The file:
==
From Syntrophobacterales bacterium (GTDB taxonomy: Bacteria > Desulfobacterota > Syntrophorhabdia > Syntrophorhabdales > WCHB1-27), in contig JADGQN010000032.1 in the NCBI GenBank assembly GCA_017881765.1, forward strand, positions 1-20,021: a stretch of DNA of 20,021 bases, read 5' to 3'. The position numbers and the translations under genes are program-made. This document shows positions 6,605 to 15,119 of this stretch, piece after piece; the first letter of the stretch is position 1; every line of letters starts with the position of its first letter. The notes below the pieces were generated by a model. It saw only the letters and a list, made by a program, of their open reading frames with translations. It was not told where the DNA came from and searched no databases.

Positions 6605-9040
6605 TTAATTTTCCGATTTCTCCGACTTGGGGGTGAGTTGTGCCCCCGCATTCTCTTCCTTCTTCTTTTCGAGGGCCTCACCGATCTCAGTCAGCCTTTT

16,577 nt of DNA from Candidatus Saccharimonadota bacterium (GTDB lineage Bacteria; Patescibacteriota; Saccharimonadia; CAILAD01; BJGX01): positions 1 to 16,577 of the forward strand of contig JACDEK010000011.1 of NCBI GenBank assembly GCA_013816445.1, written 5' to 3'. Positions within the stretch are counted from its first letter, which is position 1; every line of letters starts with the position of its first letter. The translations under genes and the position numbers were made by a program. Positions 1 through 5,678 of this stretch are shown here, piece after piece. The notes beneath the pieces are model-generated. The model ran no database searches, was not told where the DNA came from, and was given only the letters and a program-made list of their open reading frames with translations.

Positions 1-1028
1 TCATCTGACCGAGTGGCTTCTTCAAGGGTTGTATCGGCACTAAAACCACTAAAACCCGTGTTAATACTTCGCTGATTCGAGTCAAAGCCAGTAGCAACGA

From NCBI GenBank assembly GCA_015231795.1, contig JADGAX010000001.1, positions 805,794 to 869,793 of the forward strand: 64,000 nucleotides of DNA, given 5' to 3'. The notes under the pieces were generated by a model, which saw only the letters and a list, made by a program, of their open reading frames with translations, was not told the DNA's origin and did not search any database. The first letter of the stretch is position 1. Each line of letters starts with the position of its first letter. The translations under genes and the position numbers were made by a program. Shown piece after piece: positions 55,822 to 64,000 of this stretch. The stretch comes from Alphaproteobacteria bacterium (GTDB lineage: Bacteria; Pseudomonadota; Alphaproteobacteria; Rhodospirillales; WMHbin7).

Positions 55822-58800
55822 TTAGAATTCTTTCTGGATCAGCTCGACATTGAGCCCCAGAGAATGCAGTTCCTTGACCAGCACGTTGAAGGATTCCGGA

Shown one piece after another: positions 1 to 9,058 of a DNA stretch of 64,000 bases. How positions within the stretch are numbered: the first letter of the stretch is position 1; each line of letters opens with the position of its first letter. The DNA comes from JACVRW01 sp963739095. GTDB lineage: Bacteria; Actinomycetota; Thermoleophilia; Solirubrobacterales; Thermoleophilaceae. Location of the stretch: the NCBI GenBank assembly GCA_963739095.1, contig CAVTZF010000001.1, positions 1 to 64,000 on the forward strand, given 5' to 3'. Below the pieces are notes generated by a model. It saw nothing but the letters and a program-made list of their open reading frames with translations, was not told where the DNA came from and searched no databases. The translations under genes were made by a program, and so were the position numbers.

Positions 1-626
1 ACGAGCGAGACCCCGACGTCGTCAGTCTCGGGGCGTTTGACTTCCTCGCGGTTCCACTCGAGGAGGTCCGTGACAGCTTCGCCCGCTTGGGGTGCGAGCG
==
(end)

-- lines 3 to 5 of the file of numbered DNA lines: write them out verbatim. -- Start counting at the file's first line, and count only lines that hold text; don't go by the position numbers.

6605 TTAATTTTCCGATTTCTCCGACTTGGGGGTGAGTTGTGCCCCCGCATTCTCTTCCTTCTTCTTTTCGAGGGCCTCACCGATCTCAGTCAGCCTTTT

16,577 nt of DNA from Candidatus Saccharimonadota bacterium (GTDB lineage Bacteria; Patescibacteriota; Saccharimonadia; CAILAD01; BJGX01): positions 1 to 16,577 of the forward strand of contig JACDEK010000011.1 of NCBI GenBank assembly GCA_013816445.1, written 5' to 3'. Positions within the stretch are counted from its first letter, which is position 1; every line of letters starts with the position of its first letter. The translations under genes and the position numbers were made by a program. Positions 1 through 5,678 of this stretch are shown here, piece after piece. The notes beneath the pieces are model-generated. The model ran no database searches, was not told where the DNA came from, and was given only the letters and a program-made list of their open reading frames with translations.

Positions 1-1028